Benghazi Disappears from Hillary’s State Dept. Calendar
Mislabeled dates in Clinton's schedule around the Sept. 11, 2012, attack raise questions
Copies of Hillary Clinton’s schedule as secretary of state from Sept. 1 to Sept. 9 in 2012 were labeled with the wrong year in State Department records.
Those just happen to be the days leading up to the terrorist attacks that killed four Americans in Benghazi, Libya, on Sept. 11 of that year. But instead of 2012, the records label those days 2010.
“The State Department should explain this error to the American people in detail and correct the record immediately.”
The conservative advocacy group Citizens United, which requested the full schedule for Clinton’s four years in office under the Freedom of Information Act, discovered the discrepancy after the State Department produced the records for 2012 this week.
Left uncorrected, it is conceivable that an organization or a person may in the future file a FOIA request for Clinton’s public schedule in September 2012 and be told that the first nine days do not exist.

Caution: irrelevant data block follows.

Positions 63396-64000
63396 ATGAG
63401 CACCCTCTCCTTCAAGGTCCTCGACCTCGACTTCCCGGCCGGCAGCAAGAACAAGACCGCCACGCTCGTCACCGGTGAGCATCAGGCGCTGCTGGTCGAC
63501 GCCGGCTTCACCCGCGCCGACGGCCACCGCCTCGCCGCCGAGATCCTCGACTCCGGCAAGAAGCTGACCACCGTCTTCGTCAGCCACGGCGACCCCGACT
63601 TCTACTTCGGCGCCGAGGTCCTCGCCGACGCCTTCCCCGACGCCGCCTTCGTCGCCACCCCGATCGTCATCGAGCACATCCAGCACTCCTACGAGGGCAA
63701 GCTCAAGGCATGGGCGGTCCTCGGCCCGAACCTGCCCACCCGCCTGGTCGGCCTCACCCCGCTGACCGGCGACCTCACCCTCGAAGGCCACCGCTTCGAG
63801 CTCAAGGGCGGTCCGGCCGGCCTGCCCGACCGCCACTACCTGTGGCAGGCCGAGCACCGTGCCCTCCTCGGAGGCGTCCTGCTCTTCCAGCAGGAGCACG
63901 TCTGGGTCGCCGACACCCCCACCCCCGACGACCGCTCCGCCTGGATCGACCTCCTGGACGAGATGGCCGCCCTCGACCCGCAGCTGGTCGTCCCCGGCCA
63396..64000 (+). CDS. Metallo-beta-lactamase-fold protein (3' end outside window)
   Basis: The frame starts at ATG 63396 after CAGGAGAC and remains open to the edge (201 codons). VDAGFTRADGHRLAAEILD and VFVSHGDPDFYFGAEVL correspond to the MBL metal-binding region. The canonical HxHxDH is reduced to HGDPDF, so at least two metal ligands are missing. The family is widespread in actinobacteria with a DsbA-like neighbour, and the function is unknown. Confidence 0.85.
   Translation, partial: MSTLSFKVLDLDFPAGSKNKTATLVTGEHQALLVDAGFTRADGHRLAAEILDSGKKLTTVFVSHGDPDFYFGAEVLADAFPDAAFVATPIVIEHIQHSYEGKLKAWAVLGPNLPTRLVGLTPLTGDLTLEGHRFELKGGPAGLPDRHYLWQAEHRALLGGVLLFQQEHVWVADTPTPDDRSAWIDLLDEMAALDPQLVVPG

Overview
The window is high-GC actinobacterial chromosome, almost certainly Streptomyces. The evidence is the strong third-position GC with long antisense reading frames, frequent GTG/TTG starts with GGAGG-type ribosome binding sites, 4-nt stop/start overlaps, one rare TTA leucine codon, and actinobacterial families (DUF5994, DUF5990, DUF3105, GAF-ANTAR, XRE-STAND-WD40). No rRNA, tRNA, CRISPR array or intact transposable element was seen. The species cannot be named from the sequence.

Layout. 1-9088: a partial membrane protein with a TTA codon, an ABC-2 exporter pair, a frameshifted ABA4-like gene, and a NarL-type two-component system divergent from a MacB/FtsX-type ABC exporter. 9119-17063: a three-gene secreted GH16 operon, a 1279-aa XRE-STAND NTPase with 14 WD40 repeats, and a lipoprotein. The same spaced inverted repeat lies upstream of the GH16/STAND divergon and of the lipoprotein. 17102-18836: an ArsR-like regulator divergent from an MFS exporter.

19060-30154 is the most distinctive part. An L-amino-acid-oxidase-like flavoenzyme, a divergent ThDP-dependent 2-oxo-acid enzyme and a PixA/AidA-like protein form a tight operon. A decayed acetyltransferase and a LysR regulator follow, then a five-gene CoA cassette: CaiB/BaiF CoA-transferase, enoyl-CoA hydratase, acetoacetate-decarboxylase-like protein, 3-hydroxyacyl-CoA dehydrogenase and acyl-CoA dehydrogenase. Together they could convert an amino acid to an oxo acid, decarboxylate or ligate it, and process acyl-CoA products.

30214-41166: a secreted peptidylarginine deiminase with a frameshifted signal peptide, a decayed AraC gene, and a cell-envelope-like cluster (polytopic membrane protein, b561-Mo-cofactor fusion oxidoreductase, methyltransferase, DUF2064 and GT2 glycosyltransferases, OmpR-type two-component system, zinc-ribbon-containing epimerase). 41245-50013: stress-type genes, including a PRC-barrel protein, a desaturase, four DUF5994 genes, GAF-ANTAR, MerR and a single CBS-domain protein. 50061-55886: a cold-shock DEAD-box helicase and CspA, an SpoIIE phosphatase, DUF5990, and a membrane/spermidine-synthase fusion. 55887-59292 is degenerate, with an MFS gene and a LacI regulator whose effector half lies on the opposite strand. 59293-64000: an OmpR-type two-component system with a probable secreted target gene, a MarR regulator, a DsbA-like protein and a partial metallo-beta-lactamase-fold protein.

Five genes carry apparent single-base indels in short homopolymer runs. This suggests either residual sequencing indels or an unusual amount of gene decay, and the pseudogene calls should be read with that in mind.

“Accuracy matters,” Citizens United political director J.T. Mastranadi wrote in response to questions from LifeZette. “The State Department should explain this error to the American people in detail and correct the record immediately.”
When Citizens United lawyers inquired, State Department lawyers attributed it to a coding error that occurred at the time the documents were made and explained that FOIA requires the government only to produce records as they exist, not correct errors.
The schedule for those days is different from the activities described for real Sept. 1-9 period in 2010 that the State Department gave Citizens United in May. The records with the mislabeled dates appear to reflect her true schedule for early September 2012 and do not suggest anything unusual.
Still, the error raises obvious questions. When did the State Department discover it? Why has it not corrected it? And does it plan to correct it?
A State Department official declined to answer questions about the matter, citing department policy not to comment on litigation.
The latest release of schedules completes an order by a federal judge for the State Department to speed up its production of the documents. Citizens United and the Associated Press both requested the daily calendars. Initially, the State Department had said it would not be able to comply until after the election.
The judge ordered the agency to move faster.
The AP used partial records to determine that more than half of Clinton's meetings during that time period with people not employed by the U.S. or foreign governments donated money to the Clinton Foundation, fueling allegations that she ran a "pay-to-play" scheme as secretary of state.